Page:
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Showing posts from March, 2022

Cold Grip on Minnesota About to Reverse

Cold Grip on Minnesota About to Reverse: Following a colder than normal January and February, March has brought a good share of cold temperatures as well with over half of the Minnesota climate station network reporting some subzero lows this month so far. In fact, climate observers in 10 northern counties have reported minus 20°F or colder so far this month, and most areas of the state are reporting an average temperature through the first 10 days of the month that ranges from 1 to 5 degrees F below normal. The NOAA Climate Prediction Center Outlook Models for March favored below normal temperatures across most of the state (certainly true for the first half of the month), but it appears to be this is going to be wrong. Starting on Sunday (March 13) and for much of the rest of the month our weather pattern will bring warmer than normal temperatures. Though not record-setting warm temperatures by any means, but nevertheless it appears that this warming trend will be persistent. It

Remembering 10 Years Ago: Minnesota's Warmest March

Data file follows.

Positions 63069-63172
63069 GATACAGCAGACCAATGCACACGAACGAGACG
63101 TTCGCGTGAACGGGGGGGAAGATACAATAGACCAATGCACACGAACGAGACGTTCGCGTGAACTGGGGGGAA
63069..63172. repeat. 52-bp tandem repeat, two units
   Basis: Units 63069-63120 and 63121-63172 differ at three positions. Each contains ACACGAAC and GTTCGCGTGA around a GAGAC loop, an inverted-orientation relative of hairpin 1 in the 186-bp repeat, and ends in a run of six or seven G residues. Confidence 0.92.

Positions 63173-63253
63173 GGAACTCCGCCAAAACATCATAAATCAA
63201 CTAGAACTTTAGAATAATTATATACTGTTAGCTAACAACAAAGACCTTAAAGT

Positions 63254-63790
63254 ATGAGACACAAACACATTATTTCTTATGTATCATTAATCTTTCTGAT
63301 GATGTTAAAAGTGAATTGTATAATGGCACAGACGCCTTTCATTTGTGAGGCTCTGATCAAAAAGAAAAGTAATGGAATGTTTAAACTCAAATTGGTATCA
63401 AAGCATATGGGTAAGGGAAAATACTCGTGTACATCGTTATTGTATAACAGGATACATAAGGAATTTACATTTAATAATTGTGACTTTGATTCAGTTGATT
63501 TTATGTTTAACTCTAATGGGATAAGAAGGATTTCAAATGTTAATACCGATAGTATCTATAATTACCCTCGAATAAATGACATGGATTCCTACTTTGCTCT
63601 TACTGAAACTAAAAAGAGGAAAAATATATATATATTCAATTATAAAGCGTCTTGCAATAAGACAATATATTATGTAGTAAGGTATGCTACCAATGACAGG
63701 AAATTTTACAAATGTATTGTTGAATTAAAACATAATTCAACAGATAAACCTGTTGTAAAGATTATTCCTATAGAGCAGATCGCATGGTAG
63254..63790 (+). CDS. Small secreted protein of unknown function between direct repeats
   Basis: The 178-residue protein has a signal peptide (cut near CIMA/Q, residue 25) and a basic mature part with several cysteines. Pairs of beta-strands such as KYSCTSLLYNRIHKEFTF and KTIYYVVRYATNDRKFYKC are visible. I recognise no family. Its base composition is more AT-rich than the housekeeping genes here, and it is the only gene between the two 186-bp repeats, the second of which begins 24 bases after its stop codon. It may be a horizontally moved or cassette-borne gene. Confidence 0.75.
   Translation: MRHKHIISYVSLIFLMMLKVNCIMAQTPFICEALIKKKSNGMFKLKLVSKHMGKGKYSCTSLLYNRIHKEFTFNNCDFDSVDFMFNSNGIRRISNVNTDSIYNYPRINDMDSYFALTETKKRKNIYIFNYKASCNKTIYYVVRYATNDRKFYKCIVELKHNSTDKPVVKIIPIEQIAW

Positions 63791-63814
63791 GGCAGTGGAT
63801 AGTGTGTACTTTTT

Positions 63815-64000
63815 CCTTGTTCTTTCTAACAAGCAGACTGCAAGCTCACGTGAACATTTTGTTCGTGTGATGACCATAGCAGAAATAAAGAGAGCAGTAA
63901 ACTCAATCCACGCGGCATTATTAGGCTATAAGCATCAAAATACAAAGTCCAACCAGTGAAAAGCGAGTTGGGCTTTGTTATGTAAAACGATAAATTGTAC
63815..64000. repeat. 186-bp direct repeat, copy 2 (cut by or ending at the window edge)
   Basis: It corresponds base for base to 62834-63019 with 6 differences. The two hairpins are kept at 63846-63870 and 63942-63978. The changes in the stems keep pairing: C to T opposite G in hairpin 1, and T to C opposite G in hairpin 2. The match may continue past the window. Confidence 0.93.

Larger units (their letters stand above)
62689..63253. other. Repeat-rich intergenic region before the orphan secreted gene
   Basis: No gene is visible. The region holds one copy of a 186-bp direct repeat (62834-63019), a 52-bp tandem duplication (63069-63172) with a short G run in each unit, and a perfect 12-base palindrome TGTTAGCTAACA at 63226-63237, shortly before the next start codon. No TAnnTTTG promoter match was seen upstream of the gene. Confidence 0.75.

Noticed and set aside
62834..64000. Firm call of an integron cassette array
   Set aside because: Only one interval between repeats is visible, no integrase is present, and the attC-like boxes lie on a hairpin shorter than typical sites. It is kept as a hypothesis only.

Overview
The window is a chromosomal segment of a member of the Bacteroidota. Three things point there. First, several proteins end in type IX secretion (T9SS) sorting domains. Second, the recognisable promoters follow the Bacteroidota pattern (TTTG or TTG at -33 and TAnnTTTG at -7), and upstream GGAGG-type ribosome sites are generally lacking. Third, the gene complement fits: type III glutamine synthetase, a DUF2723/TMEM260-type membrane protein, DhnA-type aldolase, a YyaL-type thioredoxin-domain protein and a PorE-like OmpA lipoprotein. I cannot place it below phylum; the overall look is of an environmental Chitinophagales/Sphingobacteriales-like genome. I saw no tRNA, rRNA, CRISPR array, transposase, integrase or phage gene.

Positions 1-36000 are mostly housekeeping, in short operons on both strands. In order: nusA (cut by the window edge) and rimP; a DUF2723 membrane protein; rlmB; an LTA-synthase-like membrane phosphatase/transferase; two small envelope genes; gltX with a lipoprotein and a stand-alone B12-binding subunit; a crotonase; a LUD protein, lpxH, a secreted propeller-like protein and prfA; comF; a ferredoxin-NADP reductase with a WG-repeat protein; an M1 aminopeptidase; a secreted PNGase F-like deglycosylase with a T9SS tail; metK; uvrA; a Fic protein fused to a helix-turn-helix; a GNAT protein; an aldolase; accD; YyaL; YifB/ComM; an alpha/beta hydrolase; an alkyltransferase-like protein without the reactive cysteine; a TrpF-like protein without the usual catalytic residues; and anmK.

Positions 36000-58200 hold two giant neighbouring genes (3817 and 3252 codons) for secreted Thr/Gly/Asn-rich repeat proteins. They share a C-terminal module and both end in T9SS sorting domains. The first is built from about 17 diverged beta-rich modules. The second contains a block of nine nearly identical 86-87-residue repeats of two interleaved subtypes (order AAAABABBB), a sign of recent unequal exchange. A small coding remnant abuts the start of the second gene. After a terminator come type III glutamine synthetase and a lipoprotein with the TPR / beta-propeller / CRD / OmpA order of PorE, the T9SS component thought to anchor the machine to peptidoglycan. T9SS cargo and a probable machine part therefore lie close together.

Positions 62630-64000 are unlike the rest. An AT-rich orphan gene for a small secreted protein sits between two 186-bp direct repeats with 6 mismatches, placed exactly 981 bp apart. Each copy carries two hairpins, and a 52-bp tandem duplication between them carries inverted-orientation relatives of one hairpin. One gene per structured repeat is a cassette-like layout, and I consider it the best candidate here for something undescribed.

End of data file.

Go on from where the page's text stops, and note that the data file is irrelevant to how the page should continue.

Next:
Remembering 10 Years Ago: Minnesota's Warmest March: The first few days of March have brought a mixed temperature pattern across Minnesota: generally colder than normal temperatures in northern parts of the state, and warmer than normal temperatures in southern parts of the state. Already temperatures have varied widely across the state this month with readings of 50°F or greater in Lyon, Watonwan, Redwood, Faribault, and Pipestone Counties on March 1st (57°F at Pipestone), and then readings of -27°F at Embarrass and Brimson on March 3rd. The balance of the month looks like it will bring cooler than normal temperatures until the last week off the month. It was just 10 years ago (2012), that Minnesota recorded the warmest March in state history with a statewide mean monthly temperature of nearly 42°F, about 14°F above normal. March was one of 9 months in 2012 that was warmer than normal, producing the 2nd warmest year in state history. But it was by far the most record-setting m